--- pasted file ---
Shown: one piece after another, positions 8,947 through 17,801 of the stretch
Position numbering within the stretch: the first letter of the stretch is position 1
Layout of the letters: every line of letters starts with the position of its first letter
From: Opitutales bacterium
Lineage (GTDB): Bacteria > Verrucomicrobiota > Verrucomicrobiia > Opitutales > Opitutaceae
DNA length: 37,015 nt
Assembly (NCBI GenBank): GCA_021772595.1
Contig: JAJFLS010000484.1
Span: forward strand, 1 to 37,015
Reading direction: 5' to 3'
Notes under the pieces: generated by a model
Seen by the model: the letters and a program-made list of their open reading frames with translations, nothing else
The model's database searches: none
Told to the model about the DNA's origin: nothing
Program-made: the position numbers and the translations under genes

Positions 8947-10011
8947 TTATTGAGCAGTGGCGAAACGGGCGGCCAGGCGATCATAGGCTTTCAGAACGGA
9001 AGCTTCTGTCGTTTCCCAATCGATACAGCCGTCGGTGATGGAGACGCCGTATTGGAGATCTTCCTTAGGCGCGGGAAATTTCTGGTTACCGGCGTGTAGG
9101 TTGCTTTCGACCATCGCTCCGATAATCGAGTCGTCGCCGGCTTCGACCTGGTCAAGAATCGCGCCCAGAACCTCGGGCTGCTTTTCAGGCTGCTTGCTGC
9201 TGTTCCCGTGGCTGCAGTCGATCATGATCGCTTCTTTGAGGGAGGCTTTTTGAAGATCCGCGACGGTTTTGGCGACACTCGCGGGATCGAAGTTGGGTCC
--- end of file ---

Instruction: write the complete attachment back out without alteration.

Shown: one piece after another, positions 8,947 through 17,801 of the stretch
Position numbering within the stretch: the first letter of the stretch is position 1
Layout of the letters: every line of letters starts with the position of its first letter
From: Opitutales bacterium
Lineage (GTDB): Bacteria > Verrucomicrobiota > Verrucomicrobiia > Opitutales > Opitutaceae
DNA length: 37,015 nt
Assembly (NCBI GenBank): GCA_021772595.1
Contig: JAJFLS010000484.1
Span: forward strand, 1 to 37,015
Reading direction: 5' to 3'
Notes under the pieces: generated by a model
Seen by the model: the letters and a program-made list of their open reading frames with translations, nothing else
The model's database searches: none
Told to the model about the DNA's origin: nothing
Program-made: the position numbers and the translations under genes

Positions 8947-10011
8947 TTATTGAGCAGTGGCGAAACGGGCGGCCAGGCGATCATAGGCTTTCAGAACGGA
9001 AGCTTCTGTCGTTTCCCAATCGATACAGCCGTCGGTGATGGAGACGCCGTATTGGAGATCTTCCTTAGGCGCGGGAAATTTCTGGTTACCGGCGTGTAGG
9101 TTGCTTTCGACCATCGCTCCGATAATCGAGTCGTCGCCGGCTTCGACCTGGTCAAGAATCGCGCCCAGAACCTCGGGCTGCTTTTCAGGCTGCTTGCTGC
9201 TGTTCCCGTGGCTGCAGTCGATCATGATCGCTTCTTTGAGGGAGGCTTTTTGAAGATCCGCGACGGTTTTGGCGACACTCGCGGGATCGAAGTTGGGTCC